Janesville backyard chickens a clucking success
JANESVILLE—A controversial decision to allow backyard chickens in Janesville appears to be a rousing success for chicken-lovers, their neighbors and even the feathery critters themselves.
The city has issued 63 permits since the city council decided in October 2015 to allow residents to raise backyard chickens. Permit holders The Gazette spoke to say they love their country-style pets.
And to many, they are pets -- even if chickens have functional benefits, such as an almost-endless stream of free eggs.
Joshua Upham owns two nearly identical chickens at his southwest-side home. He bought them for $3.59 each from Farm and Fleet when they were 3-day-old chicks.
Upham kept them warm indoors for a month so they could feather, and then he let them outside. Originally, he thought he would keep them until he could butcher them for meat.
“Once we've had them for a year now, there's no way,” Upham said.
The two chickens—they're called Pizza and Pot Pie—have a whole fenced-in backyard to roam. They pull up worms, dig holes and “clean” their feathers with dirt. Occasionally, they mess with Upham’s garden.
They have a chicken coop, where they used to lay eggs or roost in during the winter. It has heaters to keep them warm.
“They don’t like the snow,” Upham said.
Lately, they’ve taken to sleeping on top of the coop. Upham isn’t sure why, but he suspects they want to avoid being attacked by other animals, such as raccoons.
Neale Thompson decided to buy four black Americana crossbreed chickens in August, mainly because he wanted eggs.
“Organic eggs are supposedly $4 a dozen, and I thought, 'Well, then we'll always have eggs,'” Thompson said. “Ironically, it took the wife maybe eight or nine months before she would actually eat the eggs."
Upham’s chickens have their own personalities. Much like cats, they get sassy with each other and their handlers when they’d rather be left alone.
But most of the time, Pizza and Pot Pie hate being apart.
"They are inseparable. Absolutely inseparable,” Upham said. “You can see the personality just because they love each other."
Thompson built an intricate coop resembling his house along with a fenced outdoor area for his chickens. Unlike Upham, Thompson doesn’t consider his chickens pets. He didn’t name three of them.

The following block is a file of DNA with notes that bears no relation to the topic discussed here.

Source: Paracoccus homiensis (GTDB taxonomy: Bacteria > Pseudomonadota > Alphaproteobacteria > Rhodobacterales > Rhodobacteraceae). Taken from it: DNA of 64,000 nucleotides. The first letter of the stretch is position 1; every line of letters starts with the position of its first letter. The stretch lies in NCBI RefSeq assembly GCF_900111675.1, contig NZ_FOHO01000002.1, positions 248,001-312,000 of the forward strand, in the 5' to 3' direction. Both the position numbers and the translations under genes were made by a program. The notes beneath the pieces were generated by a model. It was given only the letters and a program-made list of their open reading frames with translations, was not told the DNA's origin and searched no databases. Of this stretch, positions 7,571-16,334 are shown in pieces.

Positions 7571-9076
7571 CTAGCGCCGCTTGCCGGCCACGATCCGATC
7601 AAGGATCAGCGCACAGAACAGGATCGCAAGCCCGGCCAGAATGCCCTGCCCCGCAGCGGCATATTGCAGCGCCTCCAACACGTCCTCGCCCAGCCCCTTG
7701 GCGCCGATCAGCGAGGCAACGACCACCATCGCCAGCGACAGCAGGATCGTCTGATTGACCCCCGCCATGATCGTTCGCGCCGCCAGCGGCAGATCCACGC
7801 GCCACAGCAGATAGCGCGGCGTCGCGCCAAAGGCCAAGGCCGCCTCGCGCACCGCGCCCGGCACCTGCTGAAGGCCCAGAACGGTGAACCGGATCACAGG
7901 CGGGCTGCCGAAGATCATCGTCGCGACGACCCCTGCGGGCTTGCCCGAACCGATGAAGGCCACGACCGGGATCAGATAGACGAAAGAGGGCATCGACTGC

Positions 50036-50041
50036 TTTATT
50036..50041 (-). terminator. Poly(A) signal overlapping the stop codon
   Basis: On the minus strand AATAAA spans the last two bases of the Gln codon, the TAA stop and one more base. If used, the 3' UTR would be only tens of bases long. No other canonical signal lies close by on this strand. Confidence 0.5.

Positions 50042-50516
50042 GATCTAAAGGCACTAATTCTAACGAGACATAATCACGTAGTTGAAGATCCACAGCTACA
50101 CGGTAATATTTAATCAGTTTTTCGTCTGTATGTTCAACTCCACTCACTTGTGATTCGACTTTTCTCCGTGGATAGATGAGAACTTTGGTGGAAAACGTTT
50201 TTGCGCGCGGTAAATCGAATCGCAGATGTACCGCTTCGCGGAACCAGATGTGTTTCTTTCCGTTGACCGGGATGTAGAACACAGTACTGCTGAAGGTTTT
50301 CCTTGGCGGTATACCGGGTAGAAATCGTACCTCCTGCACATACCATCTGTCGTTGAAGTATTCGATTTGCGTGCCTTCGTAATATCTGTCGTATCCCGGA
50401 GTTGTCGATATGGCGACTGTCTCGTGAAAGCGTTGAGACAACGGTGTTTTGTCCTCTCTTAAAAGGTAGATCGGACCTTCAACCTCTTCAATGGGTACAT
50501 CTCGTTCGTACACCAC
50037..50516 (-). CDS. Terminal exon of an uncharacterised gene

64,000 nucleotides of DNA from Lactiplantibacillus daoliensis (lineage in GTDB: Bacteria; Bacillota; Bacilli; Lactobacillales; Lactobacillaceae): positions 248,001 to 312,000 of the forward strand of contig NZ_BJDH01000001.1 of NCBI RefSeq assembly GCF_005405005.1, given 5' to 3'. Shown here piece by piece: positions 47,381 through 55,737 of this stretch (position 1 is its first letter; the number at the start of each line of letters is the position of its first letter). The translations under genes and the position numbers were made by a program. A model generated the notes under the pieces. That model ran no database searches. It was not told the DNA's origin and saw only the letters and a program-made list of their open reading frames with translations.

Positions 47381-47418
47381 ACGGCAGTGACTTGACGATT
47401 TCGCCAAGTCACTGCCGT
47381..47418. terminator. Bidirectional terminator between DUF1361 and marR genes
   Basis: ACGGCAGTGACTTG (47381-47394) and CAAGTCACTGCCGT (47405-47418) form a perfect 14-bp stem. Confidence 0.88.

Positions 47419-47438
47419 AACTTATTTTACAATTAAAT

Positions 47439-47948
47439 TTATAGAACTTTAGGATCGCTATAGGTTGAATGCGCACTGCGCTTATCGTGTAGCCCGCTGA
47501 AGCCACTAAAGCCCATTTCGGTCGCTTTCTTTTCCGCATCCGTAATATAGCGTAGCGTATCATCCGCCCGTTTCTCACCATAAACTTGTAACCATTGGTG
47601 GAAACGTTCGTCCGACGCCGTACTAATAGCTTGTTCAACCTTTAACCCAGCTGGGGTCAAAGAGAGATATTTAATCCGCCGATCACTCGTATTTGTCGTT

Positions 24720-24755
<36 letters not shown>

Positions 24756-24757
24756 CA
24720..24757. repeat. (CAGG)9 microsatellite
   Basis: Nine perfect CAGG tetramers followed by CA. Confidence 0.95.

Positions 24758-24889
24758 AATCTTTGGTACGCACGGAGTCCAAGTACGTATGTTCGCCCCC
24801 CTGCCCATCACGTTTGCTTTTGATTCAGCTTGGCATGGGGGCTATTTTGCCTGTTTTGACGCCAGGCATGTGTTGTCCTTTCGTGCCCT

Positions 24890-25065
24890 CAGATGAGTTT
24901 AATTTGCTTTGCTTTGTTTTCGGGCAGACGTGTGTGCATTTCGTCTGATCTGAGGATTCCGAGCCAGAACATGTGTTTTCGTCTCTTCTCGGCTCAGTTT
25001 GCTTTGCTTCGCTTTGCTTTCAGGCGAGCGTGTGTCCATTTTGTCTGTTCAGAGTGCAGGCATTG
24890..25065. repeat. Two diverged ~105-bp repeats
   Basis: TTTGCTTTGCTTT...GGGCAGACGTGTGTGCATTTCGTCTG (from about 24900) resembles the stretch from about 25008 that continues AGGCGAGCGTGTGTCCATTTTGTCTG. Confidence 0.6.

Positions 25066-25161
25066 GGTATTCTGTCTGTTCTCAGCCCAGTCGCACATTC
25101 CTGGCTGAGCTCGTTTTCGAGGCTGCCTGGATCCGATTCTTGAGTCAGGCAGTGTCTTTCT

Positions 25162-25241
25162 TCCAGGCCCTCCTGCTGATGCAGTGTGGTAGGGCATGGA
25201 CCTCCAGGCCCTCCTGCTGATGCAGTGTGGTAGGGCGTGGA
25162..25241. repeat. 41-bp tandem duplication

The one he did name—Brownie, named for her brown head—died mysteriously in March.
"I cried because she was my central figure," Thompson said. "I instructed Brownie … and she would usually follow along more than others.”
Residents who opposed backyard chickens said they worried about foul smells, messes and predators. Upham and Thompson said they haven’t seen those problems.
The chickens do get noisy sometimes, though.
“If one's in there (the coop) laying an egg, and the other's out here, they cause a ruckus. You almost think it's being attacked,” Upham said. “It’s literally that loud.”
Upham tries to quiet the birds when they get too rowdy. So far, neighbors haven’t complained. In fact, they seem to enjoy the chickens, Upham said.
"A couple times she (a neighbor) said how nice it is to be able to see them out there,” he said. "We're really enjoying it.”
Thompson said his chickens are quiet.
"Roosters are noisy,” he said. “Chickens, I don't think they're particularly noisy."
Both Upham and Thompson have had chickens escape, but it was relatively easy to round them up, they said.
The city has received only one complaint in the year and a half since the council approved the chicken ordinance.
An inspector investigated a noise complaint and determined the sounds made by the chickens couldn’t be heard above the numerous other birds in the area, neighborhood development specialist Kelly Mack wrote in an email to The Gazette.
“Safe to say, we aren’t having any issues from the enforcement side,” she wrote.